Dr Andy Hancock (University of Edinburgh)
Jonathan Hancock (Centre for Education for Racial Equality in Scotland, University of Edinburgh)
The Scottish Government’s ambitious 1+2 Language Strategy, launched in 2012, has refocused attention on language policy in education and the provision for language learning in Scotland. Contained within the Strategy is a commitment for schools to further develop links involving ‘language communities’ to ‘derive maximum benefit from foreign language communities in Scotland’ . This research reports on a national survey of complementary school providers in order to gain insights into the perspectives of ‘language communities’ in Scotland in relation to heritage language learning and their awareness of the 1+2 Language Strategy. Data reveals a complex picture of provision for heritage language learning outside of mainstream schools and an untapped resource for language planning and valuing the linguistic diversity of school communities. The research report concludes with a number of recommendations to inform and help shape future developments of the 1+2 Language Strategy.
CERES forthcoming International Symposium
Normalising Difference in Teacher Education: national and international perspectives
Venue: The Outreach Centre, Holyrood Road, Edinburgh, EH8 8AQ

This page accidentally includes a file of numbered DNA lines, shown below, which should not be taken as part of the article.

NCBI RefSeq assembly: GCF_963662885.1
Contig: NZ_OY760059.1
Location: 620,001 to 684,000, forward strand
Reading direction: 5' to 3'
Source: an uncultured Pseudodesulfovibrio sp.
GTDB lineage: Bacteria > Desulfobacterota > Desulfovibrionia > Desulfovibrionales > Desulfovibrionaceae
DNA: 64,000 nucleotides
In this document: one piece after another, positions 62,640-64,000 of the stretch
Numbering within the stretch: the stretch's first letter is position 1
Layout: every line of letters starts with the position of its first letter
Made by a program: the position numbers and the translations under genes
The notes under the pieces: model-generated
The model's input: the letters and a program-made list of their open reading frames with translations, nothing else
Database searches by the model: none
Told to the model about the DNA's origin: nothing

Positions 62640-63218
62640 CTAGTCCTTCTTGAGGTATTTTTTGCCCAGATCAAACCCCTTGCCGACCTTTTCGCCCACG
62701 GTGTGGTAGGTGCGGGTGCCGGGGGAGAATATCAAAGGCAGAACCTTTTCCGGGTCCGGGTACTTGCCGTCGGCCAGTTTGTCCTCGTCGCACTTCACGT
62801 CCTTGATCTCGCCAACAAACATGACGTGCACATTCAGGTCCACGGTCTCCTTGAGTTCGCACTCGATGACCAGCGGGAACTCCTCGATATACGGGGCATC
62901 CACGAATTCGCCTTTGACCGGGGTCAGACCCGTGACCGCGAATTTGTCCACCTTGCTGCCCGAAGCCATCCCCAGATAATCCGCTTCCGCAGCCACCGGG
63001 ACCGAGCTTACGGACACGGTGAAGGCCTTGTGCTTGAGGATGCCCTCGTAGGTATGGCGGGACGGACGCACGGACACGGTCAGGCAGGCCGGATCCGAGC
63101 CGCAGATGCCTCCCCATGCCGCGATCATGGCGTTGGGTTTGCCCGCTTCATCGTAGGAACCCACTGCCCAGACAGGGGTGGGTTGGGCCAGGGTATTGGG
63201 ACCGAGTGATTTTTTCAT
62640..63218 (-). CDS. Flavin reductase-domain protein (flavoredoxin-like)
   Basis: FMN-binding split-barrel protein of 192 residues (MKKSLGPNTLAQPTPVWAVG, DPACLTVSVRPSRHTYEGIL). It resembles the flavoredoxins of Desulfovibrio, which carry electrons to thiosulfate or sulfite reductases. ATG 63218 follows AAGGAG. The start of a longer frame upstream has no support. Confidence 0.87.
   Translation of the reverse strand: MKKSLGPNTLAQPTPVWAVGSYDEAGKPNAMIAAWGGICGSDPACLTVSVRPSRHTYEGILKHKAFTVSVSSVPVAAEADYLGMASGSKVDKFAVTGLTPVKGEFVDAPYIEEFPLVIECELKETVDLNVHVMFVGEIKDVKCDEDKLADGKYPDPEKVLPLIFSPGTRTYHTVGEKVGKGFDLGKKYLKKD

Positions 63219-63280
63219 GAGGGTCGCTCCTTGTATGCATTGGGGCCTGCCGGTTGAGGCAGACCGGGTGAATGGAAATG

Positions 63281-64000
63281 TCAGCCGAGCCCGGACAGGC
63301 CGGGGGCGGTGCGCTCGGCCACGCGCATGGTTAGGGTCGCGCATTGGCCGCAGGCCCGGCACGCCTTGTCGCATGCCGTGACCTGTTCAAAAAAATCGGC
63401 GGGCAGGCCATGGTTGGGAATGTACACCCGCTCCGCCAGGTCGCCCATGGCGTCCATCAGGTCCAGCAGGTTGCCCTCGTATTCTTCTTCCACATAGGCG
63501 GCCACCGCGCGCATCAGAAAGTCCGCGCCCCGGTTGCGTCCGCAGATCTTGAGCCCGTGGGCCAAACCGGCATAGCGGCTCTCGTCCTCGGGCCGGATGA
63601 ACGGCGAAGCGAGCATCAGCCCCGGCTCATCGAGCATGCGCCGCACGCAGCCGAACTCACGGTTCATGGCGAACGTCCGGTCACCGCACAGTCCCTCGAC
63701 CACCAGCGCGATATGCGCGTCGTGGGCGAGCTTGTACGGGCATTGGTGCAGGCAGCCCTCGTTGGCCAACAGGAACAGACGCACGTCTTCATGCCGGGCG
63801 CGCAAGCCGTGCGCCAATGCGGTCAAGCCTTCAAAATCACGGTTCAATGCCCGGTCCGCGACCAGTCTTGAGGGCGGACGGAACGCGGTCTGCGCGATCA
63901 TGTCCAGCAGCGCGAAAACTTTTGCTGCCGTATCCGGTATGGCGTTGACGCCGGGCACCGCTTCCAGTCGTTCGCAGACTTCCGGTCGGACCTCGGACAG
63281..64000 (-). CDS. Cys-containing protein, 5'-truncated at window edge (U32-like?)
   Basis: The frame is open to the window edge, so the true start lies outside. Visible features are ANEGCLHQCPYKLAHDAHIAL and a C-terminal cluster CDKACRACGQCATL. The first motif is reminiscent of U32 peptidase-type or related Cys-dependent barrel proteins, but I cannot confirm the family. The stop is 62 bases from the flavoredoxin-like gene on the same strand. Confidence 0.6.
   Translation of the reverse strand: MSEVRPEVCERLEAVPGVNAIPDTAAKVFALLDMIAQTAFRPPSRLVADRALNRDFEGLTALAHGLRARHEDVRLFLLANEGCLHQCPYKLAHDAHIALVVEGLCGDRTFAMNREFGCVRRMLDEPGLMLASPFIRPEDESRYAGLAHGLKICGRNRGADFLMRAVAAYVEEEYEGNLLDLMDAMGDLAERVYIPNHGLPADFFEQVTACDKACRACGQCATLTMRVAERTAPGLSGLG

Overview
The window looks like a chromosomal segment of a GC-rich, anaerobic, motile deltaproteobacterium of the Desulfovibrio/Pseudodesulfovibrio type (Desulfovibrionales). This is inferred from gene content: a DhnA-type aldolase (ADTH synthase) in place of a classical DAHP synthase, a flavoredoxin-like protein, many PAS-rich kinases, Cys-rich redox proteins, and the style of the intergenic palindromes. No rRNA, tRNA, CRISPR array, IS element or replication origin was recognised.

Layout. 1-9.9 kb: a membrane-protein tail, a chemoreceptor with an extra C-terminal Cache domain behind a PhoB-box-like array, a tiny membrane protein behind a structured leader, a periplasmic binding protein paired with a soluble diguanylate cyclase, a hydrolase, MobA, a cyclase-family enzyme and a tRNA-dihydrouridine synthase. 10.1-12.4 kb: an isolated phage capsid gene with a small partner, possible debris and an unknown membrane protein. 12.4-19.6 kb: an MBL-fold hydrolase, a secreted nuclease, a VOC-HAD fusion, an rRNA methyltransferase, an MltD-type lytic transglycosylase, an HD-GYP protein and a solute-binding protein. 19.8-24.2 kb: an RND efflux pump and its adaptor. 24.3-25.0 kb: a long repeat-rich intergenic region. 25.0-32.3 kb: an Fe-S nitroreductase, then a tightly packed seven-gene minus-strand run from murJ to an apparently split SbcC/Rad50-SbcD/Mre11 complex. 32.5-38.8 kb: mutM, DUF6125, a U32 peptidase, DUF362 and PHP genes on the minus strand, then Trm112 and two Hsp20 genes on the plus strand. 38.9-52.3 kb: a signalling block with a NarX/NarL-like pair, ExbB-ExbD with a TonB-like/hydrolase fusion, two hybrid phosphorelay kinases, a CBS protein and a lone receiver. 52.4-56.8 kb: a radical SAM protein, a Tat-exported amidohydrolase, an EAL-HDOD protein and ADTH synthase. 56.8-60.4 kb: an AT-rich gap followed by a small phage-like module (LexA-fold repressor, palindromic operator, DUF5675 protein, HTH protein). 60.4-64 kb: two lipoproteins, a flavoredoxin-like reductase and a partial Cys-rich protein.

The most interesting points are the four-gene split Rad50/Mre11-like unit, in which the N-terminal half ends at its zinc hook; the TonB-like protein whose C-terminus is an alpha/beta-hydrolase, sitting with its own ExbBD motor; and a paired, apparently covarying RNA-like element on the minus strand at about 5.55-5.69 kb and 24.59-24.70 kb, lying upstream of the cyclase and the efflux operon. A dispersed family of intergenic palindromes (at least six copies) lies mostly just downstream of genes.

Time: Friday 26th October 2018 – 9.30a.m. to 4.30p.m.
Attendance is free. Lunch and refreshments will be provided.
Please contact: Yvonne Foley (firstname.lastname@example.org) to register your place, or call 07879 454969 / 0131 651 6650
The global movement of people across national and international boundaries has resulted in a rapid increase in the number of pupils learning English as an additional language (EAL) in school contexts. Educational initiatives across Anglophone countries have sought to ensure non-discriminatory policies and practices for such pupils, who do not speak the dominant language of the country in which they now live. Despite these initiatives, research shows that teachers feel inadequately prepared to acknowledge, understand, value and build on the social, linguistic and cultural capital brought into school contexts in this era of increased cultural and linguistic diversity (e.g. Lucas, 2011; Walton and Osman, 2018). Research has called for teacher education to acknowledge and place value on these various forms of difference and to recognize the need to move away from the assumptions of normativity in any educational context (Villegas et al, 2018; Walton and Osman, 2018). The question then arises of how we can enable teacher education to be sufficiently responsive to difference in terms of race, class, gender, language, ethnicity, and religion, which have become defining features of today’s classrooms. This symposium provides an international comparative perspective in relation to these issues across four Anglophone countries: Australia, Canada, the US and the UK. Each presenter will draw on their own research to illustrate national approaches and trends.
Invited speakers include: Professor Linda Harklau (United States), Associate Professor Angela Scarino (Australia) and Professor Kelleen Toohey (Canada).
Anti-Islamic Abuse in Schools
A new report, published by Scotland Against Criminalising Communities, has shown that anti-Islamic abuse in Edinburgh schools has reached worrying levels.
As part of the 3rd International CERES Conference in June 2017, the author of the report, Samena Dean, presented her findings. This was followed by a Question and Answer session and discussion. You can watch a video of the full presentation here.
You can also download a copy of her report here.
Symposium: Language, Literacies and Diverse Classrooms